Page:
Joey Barton and grading your language

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emsr2d2

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Ha ha, I was just reading that story myself on the BBC website! It's one thing to take on the accent of a foreign country where you lived for some time (I know I suffered from that a little in Madrid), but to just do it in a press conference in that country is ludicrous.
 

MartinEnglish

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yes, I had a laugh but actually, if I'm honest, I picked up some terrible habits living in Spain - I stopped using questions tags and started merely saying "no?" at the end of sentences. The worst thing is that it genuinely sounded fine to me and I had to ask people if it was correct. I'm only just starting to shake it off! Not as bad though as some teacher friends who'd spent too long in Germany and started saying "or?" (in English!) instead of question tags, like the German "oder?"
An occupational hazard I suppose.
 

5jj

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Important is that you don't pass these things on to your students in a training. Fortunately, I am immune of such things. Even when I spend a whole weekend on the cottage in the nature with my Czech friends, I retain the purity of my tongue.

;-)
 

MartinEnglish

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What were you doing on the cottage? Was there a flood? :)
 

etep

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I quite miss Czech cottages. I wish people all over the world adopted a similar idea.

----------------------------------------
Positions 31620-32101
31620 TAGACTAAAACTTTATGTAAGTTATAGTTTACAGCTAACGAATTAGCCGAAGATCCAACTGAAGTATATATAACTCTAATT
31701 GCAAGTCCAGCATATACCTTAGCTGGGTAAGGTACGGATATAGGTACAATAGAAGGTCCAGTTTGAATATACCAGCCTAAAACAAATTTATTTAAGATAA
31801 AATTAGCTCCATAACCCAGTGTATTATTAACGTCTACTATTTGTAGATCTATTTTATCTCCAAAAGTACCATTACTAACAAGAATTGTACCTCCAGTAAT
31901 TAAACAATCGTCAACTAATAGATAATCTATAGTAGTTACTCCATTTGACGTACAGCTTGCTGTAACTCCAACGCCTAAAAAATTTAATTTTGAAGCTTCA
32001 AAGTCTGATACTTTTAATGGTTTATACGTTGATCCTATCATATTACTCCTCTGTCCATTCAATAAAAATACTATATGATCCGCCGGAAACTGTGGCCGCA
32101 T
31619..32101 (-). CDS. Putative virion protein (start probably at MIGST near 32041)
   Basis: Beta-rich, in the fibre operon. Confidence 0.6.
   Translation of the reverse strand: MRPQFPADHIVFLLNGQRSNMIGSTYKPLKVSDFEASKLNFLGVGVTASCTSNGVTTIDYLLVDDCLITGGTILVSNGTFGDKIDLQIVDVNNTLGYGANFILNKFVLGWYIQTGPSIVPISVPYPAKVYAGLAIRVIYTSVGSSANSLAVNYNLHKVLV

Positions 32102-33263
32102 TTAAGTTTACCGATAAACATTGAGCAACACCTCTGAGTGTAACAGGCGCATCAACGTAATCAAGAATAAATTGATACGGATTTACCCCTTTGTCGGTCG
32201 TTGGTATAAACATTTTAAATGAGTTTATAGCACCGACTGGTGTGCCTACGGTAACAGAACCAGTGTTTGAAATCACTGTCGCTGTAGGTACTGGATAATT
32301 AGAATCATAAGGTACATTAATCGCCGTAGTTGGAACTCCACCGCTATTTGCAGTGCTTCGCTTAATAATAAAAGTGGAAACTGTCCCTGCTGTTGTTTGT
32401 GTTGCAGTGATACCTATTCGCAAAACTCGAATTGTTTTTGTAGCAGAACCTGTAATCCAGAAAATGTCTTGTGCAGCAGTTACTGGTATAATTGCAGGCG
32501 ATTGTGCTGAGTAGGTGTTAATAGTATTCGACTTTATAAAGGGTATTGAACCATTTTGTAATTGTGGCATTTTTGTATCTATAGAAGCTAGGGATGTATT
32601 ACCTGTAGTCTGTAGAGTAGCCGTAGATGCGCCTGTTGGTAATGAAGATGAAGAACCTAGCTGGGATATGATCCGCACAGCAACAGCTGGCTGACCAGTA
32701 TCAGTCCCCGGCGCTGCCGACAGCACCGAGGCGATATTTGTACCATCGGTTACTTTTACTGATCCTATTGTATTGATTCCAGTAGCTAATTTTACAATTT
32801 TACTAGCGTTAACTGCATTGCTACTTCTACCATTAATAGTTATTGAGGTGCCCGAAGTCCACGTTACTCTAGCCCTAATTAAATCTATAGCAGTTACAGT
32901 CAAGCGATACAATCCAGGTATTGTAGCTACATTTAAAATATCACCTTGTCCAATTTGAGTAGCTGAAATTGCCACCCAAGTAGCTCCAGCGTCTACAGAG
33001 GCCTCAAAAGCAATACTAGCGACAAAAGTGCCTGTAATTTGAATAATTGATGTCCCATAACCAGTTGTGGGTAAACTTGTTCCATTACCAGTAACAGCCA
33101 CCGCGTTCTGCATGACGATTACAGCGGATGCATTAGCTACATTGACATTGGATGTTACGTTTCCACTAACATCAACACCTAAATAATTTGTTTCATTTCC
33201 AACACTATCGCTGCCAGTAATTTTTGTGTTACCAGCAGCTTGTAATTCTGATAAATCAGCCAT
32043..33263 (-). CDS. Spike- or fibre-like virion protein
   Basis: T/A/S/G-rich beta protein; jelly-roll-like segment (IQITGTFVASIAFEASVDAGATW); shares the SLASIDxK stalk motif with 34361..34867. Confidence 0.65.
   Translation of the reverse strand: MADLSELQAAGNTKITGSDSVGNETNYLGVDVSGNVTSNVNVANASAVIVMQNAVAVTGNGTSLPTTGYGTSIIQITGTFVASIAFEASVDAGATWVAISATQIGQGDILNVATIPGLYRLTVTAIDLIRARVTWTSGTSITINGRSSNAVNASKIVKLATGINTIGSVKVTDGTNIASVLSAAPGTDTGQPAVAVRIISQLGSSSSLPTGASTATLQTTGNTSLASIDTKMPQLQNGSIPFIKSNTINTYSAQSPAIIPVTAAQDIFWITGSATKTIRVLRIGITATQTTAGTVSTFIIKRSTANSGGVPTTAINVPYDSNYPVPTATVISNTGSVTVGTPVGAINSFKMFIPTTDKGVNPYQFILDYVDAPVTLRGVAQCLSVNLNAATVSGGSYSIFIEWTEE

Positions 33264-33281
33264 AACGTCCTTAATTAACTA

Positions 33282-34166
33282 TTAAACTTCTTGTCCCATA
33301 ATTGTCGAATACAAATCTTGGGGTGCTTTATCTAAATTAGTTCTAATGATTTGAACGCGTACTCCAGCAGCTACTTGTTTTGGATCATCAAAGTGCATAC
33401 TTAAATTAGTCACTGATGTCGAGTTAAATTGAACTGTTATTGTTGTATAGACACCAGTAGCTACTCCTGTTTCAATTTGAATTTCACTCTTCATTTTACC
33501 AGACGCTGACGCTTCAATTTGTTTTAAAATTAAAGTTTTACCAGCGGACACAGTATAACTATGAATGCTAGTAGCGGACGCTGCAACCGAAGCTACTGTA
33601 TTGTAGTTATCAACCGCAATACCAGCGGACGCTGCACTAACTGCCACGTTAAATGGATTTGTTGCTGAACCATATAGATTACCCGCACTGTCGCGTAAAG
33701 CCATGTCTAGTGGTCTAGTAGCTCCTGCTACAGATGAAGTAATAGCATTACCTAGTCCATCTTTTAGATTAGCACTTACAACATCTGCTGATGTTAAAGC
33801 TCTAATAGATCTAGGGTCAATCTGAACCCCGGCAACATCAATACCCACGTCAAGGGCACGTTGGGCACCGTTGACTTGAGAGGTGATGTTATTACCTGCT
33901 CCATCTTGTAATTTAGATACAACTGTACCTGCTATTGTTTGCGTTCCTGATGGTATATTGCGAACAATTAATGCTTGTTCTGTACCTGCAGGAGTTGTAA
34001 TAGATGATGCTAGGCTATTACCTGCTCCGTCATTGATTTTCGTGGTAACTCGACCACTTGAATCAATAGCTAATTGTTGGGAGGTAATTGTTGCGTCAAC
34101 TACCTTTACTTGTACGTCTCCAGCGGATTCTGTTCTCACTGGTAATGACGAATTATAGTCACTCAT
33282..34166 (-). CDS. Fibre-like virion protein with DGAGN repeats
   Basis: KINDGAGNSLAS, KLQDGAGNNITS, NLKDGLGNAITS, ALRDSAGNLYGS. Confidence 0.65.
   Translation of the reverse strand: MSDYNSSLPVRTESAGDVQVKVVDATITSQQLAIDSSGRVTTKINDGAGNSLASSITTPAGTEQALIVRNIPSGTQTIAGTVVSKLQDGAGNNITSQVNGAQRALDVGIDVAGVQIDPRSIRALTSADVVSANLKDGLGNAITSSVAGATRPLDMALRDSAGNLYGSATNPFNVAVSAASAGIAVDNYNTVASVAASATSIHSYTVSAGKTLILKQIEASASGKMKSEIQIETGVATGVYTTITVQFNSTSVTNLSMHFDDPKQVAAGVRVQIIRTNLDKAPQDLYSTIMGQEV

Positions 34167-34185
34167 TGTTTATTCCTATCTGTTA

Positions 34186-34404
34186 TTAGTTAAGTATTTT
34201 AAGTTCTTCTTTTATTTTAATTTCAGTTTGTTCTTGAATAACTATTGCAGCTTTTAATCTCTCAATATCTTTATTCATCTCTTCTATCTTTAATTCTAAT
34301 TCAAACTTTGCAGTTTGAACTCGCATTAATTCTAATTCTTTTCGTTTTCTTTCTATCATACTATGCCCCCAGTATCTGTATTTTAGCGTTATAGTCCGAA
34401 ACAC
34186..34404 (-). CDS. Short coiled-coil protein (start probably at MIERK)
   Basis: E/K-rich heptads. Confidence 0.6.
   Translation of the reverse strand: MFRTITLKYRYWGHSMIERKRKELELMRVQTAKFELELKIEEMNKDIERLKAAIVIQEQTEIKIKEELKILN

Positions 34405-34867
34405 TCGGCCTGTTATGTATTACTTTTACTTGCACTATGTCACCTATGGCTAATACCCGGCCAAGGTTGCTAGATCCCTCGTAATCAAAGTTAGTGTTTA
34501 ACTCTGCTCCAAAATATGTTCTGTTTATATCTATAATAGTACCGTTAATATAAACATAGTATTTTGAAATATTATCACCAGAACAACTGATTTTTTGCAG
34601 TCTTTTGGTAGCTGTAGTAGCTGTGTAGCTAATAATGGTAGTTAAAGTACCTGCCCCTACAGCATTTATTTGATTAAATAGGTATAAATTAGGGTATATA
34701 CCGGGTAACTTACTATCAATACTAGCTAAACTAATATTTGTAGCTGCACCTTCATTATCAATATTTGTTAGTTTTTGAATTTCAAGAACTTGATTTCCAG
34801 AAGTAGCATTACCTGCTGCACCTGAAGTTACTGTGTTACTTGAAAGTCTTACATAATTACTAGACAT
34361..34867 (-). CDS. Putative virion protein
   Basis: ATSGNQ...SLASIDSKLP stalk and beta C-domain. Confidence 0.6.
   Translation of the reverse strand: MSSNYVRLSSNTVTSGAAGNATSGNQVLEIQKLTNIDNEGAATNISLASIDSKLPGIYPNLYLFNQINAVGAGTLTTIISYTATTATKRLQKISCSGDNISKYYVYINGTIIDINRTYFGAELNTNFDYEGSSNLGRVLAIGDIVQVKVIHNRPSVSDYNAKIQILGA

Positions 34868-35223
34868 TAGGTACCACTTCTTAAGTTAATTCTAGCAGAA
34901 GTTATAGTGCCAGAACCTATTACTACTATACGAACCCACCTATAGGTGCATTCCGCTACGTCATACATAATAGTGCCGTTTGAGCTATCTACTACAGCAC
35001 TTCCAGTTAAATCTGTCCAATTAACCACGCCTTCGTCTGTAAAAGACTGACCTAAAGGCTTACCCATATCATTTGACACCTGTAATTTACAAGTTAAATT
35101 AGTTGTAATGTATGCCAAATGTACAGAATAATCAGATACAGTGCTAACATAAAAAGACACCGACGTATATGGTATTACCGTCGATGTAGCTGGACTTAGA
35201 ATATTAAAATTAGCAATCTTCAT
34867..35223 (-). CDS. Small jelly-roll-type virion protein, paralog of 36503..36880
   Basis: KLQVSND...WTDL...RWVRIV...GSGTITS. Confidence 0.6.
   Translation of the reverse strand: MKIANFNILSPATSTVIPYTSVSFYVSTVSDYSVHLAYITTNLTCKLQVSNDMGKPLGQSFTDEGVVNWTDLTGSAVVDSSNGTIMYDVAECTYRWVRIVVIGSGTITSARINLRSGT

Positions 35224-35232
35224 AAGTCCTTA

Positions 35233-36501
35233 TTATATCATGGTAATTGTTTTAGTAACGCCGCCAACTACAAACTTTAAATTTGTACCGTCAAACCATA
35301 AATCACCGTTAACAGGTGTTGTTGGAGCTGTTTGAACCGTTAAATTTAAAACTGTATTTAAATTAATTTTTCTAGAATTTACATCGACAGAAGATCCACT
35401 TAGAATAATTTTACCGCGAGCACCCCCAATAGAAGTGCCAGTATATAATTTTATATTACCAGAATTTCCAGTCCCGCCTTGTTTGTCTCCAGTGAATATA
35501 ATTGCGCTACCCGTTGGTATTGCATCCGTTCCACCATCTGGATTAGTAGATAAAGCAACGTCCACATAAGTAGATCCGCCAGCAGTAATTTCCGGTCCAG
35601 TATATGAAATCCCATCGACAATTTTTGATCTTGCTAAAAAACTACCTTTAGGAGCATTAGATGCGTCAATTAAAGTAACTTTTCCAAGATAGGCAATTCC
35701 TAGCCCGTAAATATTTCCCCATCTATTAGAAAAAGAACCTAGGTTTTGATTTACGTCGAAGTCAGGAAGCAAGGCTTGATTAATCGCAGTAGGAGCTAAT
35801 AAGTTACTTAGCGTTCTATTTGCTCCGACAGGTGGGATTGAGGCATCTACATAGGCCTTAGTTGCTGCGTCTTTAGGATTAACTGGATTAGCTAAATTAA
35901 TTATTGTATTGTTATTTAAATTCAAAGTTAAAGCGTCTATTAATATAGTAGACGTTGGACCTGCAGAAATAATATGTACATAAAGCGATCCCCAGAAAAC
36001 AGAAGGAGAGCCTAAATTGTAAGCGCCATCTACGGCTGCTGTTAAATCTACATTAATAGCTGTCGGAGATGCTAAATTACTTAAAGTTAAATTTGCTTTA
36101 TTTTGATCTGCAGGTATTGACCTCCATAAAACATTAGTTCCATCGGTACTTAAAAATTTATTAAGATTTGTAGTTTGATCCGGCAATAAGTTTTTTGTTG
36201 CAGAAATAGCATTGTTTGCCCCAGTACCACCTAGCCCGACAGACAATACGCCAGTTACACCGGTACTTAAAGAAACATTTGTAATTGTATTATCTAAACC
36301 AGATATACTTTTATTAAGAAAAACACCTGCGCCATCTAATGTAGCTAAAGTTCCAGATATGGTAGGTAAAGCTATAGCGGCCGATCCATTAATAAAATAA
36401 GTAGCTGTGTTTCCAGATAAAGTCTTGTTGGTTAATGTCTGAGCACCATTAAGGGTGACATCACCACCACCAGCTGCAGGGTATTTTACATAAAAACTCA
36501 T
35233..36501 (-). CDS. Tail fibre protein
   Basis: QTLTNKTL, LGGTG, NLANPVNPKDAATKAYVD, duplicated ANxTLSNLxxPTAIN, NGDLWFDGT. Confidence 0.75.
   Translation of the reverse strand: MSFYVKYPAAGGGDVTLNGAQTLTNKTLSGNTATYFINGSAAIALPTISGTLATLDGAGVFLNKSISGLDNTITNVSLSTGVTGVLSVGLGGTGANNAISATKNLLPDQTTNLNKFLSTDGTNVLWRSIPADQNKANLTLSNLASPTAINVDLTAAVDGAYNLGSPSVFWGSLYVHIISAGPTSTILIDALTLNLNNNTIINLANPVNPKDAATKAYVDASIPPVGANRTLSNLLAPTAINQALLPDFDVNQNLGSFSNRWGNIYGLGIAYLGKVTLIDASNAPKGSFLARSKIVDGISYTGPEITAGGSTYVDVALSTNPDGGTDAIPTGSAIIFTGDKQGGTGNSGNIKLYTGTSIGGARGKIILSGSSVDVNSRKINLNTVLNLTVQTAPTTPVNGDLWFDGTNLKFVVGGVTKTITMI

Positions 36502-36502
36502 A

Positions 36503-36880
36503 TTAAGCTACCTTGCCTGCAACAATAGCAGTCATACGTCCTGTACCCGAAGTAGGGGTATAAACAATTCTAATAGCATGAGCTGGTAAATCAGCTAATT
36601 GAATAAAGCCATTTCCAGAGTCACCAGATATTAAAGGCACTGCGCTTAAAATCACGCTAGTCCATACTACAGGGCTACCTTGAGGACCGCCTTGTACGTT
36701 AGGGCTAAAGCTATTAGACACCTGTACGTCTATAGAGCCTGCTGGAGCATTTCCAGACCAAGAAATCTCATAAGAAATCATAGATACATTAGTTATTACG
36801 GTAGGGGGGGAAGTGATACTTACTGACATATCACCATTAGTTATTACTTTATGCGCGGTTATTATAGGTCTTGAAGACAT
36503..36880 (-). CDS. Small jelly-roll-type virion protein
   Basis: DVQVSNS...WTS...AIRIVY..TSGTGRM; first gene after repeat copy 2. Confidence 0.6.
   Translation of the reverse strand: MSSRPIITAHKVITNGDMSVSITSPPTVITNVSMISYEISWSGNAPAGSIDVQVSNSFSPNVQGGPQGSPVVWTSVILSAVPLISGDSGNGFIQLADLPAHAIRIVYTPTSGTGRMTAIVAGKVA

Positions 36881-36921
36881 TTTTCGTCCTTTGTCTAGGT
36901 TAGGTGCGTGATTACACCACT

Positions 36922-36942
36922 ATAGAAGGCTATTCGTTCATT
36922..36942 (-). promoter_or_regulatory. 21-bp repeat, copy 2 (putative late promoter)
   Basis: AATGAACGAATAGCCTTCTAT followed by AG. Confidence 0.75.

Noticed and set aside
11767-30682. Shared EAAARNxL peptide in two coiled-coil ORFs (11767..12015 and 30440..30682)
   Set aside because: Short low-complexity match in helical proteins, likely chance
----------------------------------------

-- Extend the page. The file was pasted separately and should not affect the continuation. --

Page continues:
Esredux

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Someone wise once said 'To err is human' and it is.
You can tear me to pieces, but no native speaker, regardless the language, is exempt from any sorts of language errors. 'Inaccuracies' come in all shapes and sizes and are particularly noticeable in informal conversations where immediate reaction, spontaneous decisions and constantly changing content override the norm. Higher levels of education could seemingly protect from such misfortunes, but ironically it applies more to speaking in L2 with a well-developed self-control and is almost always at the expense of speed (and, sadly, quite often the meaning).
My tutor, the best tutor of all time, once said 'Whatever a native speaker utters is never a mistake because this is how language evolves'. It could have been said to reassure my peers but it also inspired a certain interest into the nature of language errors.
What confuses me is if fault-finding really is a professional hallmark of a teacher.
 

Tdol

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